America's Bible Hypocrisy: Study Shows Disconnect Between Beliefs and Behavior

The American Bible Society's annual 'State of the Bible' study shows most Americans believe society needs the Bible, but few are finding time to read it.
The American Bible Society's annual "State of the Bible" study shows most Americans believe society needs the Bible, but few are finding time to read it. | American Bible Society,

A majority of people in the United States believe the Bible contains the best advice for a meaningful life, but they also don't want to take it, and are too busy to read the scriptures.

According to the American Bible Society's "State of the Bible 2013" study, 66 percent of Americans agreed that "the Bible contains everything a person needs to know to live a meaningful life," while 58 percent say they don't want wisdom and advice from the Bible, and 57 percent say they read it fewer than five times per year.

"There is a difference between believing something is beneficial and opening up your heart, mind and life to let that beneficial thing in," Geof Morin, chief communications officer for the American Bible Society (ABS), wrote in a Thursday statement to The Christian Post. He explained that some people "view reading the Bible as taking your medicine," rather than a life-changing encounter with God.

But it isn't just a lack of motivation, Morin argued. Sixty-one percent of adults wish they read the Bible more. "It seems that many Americans are letting other priorities get in the way of them opening the pages of the Bible." His organization is trying to fix that.

According to its website, the ABS aims to "bring God's Word to cultural channels where the Bible lacks a strong voice and extend new reach within today's leading churches, inviting millions to reconsider and renew their engagement with God's Word." Along with sending Bibles overseas and using scripture to bring relief, this goal of transforming culture forms the organization's mission statement.

"We are constantly innovating how we deliver God's Word to give people anytime, anywhere access in a way that fits their busy schedules," Morin said. He mentioned digital access to the Bible – on smartphone, Kindle and iPad – which has hit a new high. Forty-one percent of Americans use the internet to read the Bible.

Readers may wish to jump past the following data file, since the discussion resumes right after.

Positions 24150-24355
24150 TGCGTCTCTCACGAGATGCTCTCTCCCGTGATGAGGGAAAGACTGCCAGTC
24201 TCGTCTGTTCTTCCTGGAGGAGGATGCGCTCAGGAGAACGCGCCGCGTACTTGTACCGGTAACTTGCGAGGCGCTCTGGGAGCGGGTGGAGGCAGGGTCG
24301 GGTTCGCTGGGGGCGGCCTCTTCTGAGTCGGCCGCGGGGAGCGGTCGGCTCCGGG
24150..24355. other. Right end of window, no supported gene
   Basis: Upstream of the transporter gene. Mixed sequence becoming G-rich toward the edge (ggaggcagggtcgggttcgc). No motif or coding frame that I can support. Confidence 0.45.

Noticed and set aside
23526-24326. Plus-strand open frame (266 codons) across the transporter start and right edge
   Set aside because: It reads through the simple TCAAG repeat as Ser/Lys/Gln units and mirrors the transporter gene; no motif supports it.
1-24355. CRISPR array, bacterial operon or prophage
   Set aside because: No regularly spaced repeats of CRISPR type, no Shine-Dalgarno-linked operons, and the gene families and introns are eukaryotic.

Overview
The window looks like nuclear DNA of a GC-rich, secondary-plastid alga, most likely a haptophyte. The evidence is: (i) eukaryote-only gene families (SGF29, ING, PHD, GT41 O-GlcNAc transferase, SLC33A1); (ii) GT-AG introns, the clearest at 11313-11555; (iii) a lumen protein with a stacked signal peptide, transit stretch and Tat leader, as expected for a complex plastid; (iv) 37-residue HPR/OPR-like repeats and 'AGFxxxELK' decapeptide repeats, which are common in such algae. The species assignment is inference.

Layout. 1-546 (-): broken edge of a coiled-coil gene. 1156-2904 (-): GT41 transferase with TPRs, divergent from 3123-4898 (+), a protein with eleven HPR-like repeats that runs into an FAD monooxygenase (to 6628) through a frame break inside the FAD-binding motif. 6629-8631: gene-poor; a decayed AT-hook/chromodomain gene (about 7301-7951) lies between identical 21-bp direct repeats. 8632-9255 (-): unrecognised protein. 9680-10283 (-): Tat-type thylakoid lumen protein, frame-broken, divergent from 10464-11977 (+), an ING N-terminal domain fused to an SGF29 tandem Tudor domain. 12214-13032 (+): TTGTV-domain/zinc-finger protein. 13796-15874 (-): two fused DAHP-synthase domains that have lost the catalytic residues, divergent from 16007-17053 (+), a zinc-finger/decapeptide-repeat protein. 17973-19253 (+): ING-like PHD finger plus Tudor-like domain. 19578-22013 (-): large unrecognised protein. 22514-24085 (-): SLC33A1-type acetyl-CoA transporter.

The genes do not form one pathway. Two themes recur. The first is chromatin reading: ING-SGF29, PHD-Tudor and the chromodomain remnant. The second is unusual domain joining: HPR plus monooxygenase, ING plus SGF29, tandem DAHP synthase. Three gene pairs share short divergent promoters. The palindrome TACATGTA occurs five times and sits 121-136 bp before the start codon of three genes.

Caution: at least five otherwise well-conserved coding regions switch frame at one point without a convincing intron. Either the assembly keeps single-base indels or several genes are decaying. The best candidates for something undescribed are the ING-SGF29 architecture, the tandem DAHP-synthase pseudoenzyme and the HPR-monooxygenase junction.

Morin also mentioned ABS' Facebook, Pinterest and Twitter accounts, which the organization uses to keep scripture relevant for the next generation.

The ABS is also gearing up its work because Americans are more polarized about scripture. The study found that about one-fifth (21 percent) of the population believe the Bible is the Word of God and read it at least four times per week; while an increasing number (10 percent in 2011, 17 percent this year), believe the Bible is "just another book of teachings written by men" and rarely or never read it. The middle ground – those who say the Bible has some truth but rarely read it, is shrinking (26 percent in 2012, 23 percent this year).

The American Bible Society's annual 'State of the Bible' survey found more Americans polarized for or against the Bible this year.
The American Bible Society's annual "State of the Bible" survey found more Americans polarized for or against the Bible this year. | American Bible Society,

In an age where homosexual marriage and abortion have become key political issues, only 17 percent of self-identifying Christian adults say they would "be interested in receiving input and wisdom from the Bible on romance and sexuality."

The study did bring some encouraging news as well, however. More than half of Americans (56 percent) believe the Bible has too little influence in U.S. society today, the ABS spokesman noted. Only 13 percent said it had "too much influence."

He continued, "What perhaps many Americans fail to recognize is that the easiest way for the Bible to influence society is for individuals to take it off their shelves, read it and let its words and wisdom influence their own choices and decisions."

"If more individuals were reading the Bible on a consistent basis and using it as a roadmap for their lives, I think the world would look quite a bit brighter," the spokesman said.

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